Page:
Temple University Health System’s financial turnaround, despite COVID-19, gets a big upgrade from Fitch Ratings
As a sign of its continued financial improvement, the Temple University Health System received a two-notch upgrade to investment grade status on Wednesday after spending the past eight years in junk-bond territory.
Fitch Ratings cited an influx of $ 305 million in cash from the sale of Temple’s 50% stake in Health Partners Plans Inc. and two years of improving the profitability of the country’s safety net system. north of Philadelphia. Its anchor point, the 576-bed Temple University Hospital, is in fact the city’s public hospital.
The new rating – “BBB”, up from “BB +” – means Temple is likely to face lower borrowing costs in the future.
With its increased financial strength, Temple, which posted operating income of $ 95 million on sales of $ 2.4 billion in its most recent fiscal year, has planned major projects, has said Fitch.
Temple previously announced the conversion of the former Cancer Treatment Centers of America hospital building in the Juniata Park section of Philadelphia to a specialist hospital for women at a total cost of approximately $ 42 million, including the $ 12 million. of dollars he paid for the property in June.
“The ability to move obstetrics to the Juniata Park campus will solve perennial capacity issues” at Temple University Hospital, allowing more of the sickest patients to be treated, said Fitch.
Fitch said Temple also plans to spend $ 70 million on an outpatient building near the main hospital and $ 50 million on an upgrade to the Fox Chase Cancer Center. These projects are scheduled for 2023 to 2025. Temple did not provide any additional information on the destination of the new building.
Many of Temple’s patients at its Anchor Hospital have Medicaid insurance, which pays significantly less than employer-sponsored plans that are more common with most of Temple’s competitors. Temple is therefore receiving special support from the Pennsylvania government, totaling $ 222 million for the fiscal year ended June 30, 2021 and $ 213 million for fiscal 2020, Fitch said.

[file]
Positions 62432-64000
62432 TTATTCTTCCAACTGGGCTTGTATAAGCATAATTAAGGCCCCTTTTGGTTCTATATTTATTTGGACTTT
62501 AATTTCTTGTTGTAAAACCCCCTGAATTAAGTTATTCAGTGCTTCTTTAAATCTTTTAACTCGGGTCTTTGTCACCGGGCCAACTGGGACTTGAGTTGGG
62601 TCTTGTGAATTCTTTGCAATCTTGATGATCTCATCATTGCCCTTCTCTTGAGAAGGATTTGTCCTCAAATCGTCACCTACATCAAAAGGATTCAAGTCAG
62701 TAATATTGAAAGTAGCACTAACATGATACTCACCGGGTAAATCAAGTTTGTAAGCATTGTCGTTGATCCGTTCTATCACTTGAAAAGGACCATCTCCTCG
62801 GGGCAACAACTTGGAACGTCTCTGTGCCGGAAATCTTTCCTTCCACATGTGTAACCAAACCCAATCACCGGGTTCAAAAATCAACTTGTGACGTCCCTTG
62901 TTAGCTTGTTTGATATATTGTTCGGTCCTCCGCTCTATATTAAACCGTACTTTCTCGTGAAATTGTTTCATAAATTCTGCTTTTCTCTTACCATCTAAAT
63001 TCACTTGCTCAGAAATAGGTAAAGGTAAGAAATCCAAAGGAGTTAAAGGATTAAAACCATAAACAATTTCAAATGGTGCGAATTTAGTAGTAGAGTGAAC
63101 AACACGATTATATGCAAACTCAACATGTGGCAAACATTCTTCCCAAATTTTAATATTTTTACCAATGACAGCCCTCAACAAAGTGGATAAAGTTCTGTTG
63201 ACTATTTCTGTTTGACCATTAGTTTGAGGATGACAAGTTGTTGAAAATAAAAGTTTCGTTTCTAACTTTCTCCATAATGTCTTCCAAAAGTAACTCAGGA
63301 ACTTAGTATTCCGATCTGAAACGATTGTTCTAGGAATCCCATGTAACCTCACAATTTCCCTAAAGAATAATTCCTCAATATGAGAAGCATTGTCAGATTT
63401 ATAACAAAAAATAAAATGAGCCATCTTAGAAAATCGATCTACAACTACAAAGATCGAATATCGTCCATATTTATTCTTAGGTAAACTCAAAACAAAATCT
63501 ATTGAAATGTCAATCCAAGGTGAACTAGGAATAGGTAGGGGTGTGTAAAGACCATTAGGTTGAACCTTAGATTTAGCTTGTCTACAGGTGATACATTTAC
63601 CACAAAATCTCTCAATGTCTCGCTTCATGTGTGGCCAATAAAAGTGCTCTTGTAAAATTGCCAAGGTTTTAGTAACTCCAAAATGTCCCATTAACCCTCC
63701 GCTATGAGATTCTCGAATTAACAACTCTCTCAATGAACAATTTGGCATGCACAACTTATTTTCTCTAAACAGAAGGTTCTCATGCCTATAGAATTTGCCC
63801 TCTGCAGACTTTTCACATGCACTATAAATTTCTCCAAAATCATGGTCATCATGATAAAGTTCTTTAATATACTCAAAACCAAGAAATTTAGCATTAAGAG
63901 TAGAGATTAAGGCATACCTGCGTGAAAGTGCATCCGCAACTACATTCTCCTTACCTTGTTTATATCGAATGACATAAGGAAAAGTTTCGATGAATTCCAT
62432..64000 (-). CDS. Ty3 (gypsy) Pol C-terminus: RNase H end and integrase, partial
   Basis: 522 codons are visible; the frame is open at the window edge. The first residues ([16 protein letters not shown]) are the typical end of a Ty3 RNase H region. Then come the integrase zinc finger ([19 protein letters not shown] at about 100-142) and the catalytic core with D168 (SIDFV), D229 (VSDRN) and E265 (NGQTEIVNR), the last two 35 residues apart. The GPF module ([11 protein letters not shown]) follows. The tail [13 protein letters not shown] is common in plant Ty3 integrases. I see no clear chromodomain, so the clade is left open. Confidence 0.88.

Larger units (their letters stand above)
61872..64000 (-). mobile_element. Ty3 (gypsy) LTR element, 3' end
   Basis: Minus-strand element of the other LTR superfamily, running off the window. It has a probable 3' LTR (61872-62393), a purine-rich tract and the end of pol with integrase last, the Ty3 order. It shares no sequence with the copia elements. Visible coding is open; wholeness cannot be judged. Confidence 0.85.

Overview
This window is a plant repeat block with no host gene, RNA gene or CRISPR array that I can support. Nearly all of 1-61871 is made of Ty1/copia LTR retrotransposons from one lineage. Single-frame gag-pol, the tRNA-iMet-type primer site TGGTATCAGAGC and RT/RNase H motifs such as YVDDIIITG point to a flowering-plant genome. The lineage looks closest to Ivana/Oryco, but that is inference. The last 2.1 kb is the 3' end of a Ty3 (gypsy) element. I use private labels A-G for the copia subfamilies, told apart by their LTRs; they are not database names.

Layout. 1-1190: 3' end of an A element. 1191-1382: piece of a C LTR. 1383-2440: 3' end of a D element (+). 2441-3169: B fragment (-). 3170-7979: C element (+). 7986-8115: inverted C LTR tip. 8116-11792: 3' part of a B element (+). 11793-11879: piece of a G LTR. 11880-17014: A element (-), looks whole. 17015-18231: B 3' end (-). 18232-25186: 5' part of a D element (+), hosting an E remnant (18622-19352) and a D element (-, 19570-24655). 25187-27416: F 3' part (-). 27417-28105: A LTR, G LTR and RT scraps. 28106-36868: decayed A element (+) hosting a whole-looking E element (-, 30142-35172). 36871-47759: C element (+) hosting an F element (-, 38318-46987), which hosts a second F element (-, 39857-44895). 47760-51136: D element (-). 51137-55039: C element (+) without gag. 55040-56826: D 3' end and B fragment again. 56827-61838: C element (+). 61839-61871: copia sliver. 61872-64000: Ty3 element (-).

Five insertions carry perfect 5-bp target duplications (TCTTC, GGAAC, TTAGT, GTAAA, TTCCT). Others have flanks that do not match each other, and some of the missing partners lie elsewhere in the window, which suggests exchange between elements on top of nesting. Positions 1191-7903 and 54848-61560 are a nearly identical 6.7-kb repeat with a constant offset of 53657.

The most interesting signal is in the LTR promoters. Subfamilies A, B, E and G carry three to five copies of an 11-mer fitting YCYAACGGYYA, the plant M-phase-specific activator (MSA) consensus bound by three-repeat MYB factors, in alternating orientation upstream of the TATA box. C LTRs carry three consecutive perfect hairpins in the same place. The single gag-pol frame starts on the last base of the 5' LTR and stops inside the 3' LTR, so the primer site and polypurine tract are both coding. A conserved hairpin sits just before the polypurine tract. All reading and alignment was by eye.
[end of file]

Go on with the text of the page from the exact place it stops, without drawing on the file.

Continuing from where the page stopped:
Temple’s healthcare system employs nearly 10,000 full-time equivalent people.
Even before incorporating the $ 305 million from the sale of Health Partners Plans, a nonprofit Medicaid and Medicare insurer, to Thomas Jefferson University on November 1, Temple’s financial situation had steadily improved in as part of a turnaround effort that began in 2018.
The sale of Fox Chase and Jeanes was under consideration. Jefferson agreed to buy Fox Chase, but withdrew from the deal due to the pandemic’s drag on the finances of most healthcare systems.
Temple had a heavy load of COVID-19 patients, but benefited from its ability to isolate them during the peak of the pandemic in a building separate from the main hospital. Unlike many healthcare systems, Temple remained profitable during the pandemic.
Mike Young, who started at Temple as Chief Operating Officer of Temple University Hospital in August 2018, assumed overall system leadership in February 2020. Young has focused on obtaining all of the system facilities including Episcopal, Jeanes and Fox Chase. to work together in a more transparent way, focusing on what is best for the system as a whole rather than for individual components.
For example, the main hospital, Jeanes and Episcopal each had their own laboratories for blood work and other tests. There is now a larger lab at the main hospital where a robotic line can perform tests more efficiently, Young said in an interview in September 2020.